Tuesday, September 27, 2005

Study: Sativex effective in reducing neuropathic central pain (which is what's kicking my ass)

I found a press release pointing to the forthcoming publication in the journal Neurology of a UK study of Sativex involving 66 patients. The manufacturer obviously thinks it's good news, but I'm interested in what the science-types have to say:
This randomised, controlled trial demonstrates that Sativex® was significantly superior to placebo in reducing the mean intensity of pain (p=0.005) and sleep disturbance (p=0.003) amongst people with MS. The study was conducted in 66 patients, 65% of whom required support to walk or were wheelchair bound and were suffering from moderate to severe central neuropathic pain which had not been alleviated by currently available medications. Patients continued to take their existing medication throughout the trial. Sativex® was administered as an oromucosal spray allowing flexible dosing which is ideally suited to the variable nature of MS. Sativex® was generally well tolerated in the study, although more patients on Sativex® than placebo reported dizziness, dry mouth and somnolence. Cognitive side effects were limited to long-term memory storage.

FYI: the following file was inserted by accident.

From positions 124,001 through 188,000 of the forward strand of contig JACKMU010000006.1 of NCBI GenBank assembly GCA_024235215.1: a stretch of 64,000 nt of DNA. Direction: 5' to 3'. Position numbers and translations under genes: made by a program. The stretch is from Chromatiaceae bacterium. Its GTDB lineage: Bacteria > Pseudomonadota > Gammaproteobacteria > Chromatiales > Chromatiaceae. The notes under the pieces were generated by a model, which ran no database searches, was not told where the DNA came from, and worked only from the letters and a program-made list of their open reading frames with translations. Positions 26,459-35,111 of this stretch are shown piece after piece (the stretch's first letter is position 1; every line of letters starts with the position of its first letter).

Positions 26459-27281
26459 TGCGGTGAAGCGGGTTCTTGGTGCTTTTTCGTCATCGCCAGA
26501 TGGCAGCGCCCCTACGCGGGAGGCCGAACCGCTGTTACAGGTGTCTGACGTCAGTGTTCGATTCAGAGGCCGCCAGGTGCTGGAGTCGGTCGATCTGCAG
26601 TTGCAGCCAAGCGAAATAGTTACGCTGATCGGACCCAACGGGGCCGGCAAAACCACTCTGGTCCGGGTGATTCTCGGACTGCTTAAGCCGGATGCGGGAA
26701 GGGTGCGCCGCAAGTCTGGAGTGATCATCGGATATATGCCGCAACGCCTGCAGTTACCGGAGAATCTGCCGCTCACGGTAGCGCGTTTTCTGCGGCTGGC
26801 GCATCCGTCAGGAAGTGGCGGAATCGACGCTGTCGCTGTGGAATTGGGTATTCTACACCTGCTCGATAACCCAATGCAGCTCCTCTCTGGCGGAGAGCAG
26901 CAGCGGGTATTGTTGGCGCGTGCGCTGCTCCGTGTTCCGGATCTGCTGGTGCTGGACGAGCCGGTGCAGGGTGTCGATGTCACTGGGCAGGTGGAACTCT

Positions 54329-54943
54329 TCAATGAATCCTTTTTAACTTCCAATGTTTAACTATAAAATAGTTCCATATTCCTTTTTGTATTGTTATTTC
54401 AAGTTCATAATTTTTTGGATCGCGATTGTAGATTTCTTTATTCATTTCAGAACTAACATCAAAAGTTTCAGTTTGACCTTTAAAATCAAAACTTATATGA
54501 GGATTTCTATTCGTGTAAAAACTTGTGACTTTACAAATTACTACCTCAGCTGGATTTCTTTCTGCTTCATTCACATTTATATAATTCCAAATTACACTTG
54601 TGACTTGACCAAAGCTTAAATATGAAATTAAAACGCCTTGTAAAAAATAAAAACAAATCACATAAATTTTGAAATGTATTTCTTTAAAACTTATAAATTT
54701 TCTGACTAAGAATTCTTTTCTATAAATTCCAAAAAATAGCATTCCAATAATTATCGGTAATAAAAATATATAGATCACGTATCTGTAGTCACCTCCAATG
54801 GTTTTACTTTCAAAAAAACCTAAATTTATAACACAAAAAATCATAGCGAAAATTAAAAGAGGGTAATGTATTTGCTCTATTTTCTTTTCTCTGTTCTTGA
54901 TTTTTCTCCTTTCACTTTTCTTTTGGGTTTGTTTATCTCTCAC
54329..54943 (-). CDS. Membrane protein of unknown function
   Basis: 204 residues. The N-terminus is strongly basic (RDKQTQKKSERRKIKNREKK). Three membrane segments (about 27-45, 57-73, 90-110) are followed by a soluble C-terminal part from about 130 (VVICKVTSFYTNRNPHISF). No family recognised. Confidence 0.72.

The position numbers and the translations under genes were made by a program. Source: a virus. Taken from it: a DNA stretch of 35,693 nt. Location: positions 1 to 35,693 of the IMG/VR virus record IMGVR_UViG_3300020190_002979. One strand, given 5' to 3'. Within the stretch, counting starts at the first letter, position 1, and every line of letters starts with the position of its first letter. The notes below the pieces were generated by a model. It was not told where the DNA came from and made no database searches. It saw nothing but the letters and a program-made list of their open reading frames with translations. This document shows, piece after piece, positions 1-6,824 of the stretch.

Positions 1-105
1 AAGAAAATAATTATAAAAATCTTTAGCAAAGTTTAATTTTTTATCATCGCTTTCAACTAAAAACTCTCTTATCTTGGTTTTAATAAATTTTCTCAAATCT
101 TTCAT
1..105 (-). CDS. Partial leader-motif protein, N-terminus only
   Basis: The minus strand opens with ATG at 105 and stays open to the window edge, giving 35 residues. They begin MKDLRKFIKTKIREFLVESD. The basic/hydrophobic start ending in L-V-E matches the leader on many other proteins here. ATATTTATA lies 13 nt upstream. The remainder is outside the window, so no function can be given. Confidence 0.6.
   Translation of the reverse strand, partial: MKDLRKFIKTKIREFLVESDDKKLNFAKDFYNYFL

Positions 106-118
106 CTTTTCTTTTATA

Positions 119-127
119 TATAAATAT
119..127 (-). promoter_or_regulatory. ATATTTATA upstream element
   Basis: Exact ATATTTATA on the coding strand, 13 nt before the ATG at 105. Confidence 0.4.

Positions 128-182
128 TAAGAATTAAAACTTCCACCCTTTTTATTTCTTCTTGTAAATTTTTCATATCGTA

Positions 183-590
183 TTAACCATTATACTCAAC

Here's the cite:
D.J.Rog, T.J.Nurmikko, T.Friede, and C.A Young. Randomized, controlled trial of cannabis-based medicine in central pain in multiple sclerosis. Neurology 2005;65:812

I wonder if they had problems with "unmasking" in this one...
Link to press release.

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1 comment:

Beth said...

I read the paper and was surprised that they found anything statistically different. Even if the pain scores were "statstically" different they were not perceived as being different by the people taking drug- none reported feeling "much improved" or "very much improved". However, they didn't take anyone off of the pain medication they were already on- maybe if they had everyone start "cold turkey" there would be a greater difference from placebo. In contrast to past studies that found no significant effect- this one allowed people to take it repetively for at least 3 weeks (I think), whereas in previous studies they were only allowed to take a much lower dose or single dose.